Today's post is another chapter from my work-in-progress memoir and concludes my experience while on a five-week retreat in 2010. This chapter picks up where June's post, “Ishta Iyotake”, left off.
Thank you for taking the time to read today!
The end of the week-long silent retreat coincided with the beginning of my last week at Omega and a visit from my daughter Kelcie and her roommate, Candice. They arrived from New York City on the Omega shuttle bus—Kelcie’s precious face beaming with delight. We hit the ground running, taking in all the campus activities—from tennis, basketball, and kayaking to facials, massages, and a trip to the sauna. We attended a two-hour psychic workshop in the library, had dinner in Rhinebeck, shopped in the bookstore, and played games in the cafe. It was a whirlwind weekend, and they had come for rest and relaxation.
A WELCOME DETOUR
After seeing the girls off, I headed to my dorm for a nap. Along the path, Peta Lynn, a participant of the silent retreat, invited me on a detour to the cafe for tea. We sat and she told me about her unique experiences around the world, living in ashrams. She had been uprooted for over ten years, was very open and friendly. And, for the second time since being at Omega, I shared with her the whole unadulterated story of the tangled web I had weaved and left behind four-plus weeks before. With only five days of retreat remaining, I was running out of time to find clarity concerning the remaining boyfriend.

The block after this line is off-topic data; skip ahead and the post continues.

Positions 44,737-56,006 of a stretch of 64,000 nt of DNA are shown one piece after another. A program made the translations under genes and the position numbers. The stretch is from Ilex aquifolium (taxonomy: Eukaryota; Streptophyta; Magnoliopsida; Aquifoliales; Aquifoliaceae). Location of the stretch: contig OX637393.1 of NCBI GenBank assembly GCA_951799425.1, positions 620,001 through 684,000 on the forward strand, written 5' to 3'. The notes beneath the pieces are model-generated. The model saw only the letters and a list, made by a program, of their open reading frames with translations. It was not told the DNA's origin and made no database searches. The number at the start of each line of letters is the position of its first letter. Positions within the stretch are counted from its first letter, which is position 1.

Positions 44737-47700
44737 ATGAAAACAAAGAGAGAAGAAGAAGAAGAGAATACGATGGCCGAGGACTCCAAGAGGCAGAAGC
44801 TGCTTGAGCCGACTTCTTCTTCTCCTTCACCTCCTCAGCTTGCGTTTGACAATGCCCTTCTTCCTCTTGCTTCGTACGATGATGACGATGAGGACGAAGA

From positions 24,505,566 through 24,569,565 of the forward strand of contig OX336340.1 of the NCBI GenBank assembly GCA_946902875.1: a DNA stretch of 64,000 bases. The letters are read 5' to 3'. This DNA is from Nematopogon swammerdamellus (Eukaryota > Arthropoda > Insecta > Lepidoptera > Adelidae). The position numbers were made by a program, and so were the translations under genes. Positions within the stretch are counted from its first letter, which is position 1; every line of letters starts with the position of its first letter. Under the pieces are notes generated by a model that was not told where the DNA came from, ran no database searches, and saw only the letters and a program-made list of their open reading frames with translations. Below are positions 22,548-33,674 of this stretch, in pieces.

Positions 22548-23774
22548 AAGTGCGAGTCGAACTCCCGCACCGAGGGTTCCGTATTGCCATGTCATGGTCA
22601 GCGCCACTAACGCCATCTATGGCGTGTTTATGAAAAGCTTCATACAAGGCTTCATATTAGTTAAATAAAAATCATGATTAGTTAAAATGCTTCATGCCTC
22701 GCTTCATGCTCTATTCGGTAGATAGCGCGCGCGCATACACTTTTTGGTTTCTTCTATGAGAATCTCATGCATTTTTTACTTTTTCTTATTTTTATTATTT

I knew that I was going to end the relationship and had been struggling to find words, writing a half dozen “Dear John” letters. Peta Lynn suggested that I retrieve my latest draft and share it with her. She helped me see that I was complicating matters, trying to “caretake,” based on assumptions of what I thought would be easiest for my boyfriend to read. I needed to bring my focus inward, to what felt right inside for me, and say that to him. The truth was I wanted to be free and on my own for a while longer. I didn’t want to go home and live in the confined way that I had been living. A whole new world and way of being was unfolding for me, and I intended to explore it.
HONORING THE EXPERIENCE
My final workshop, led by Raphael Cushnir, author of The One Thing Holding You Back and Surfing Your Inner Sea, was made up of a small and intimate group or fourteen participants with two facilitators. It is Raphael’s belief that “the one thing holding us back” is repressed emotions. We established ourselves as a group and learned some tools for “surfing our inner seas,” being present and riding each wave of emotion—feeling it, watching it, and allowing it to pass through.
Within the group we all belonged to a smaller core group where we began to home in on what experience would most benefit each person. The goal was for individuals to present an unexpressed emotion from their life in order to release it. The presentation could be as creative or as simple as each individual wanted to make it.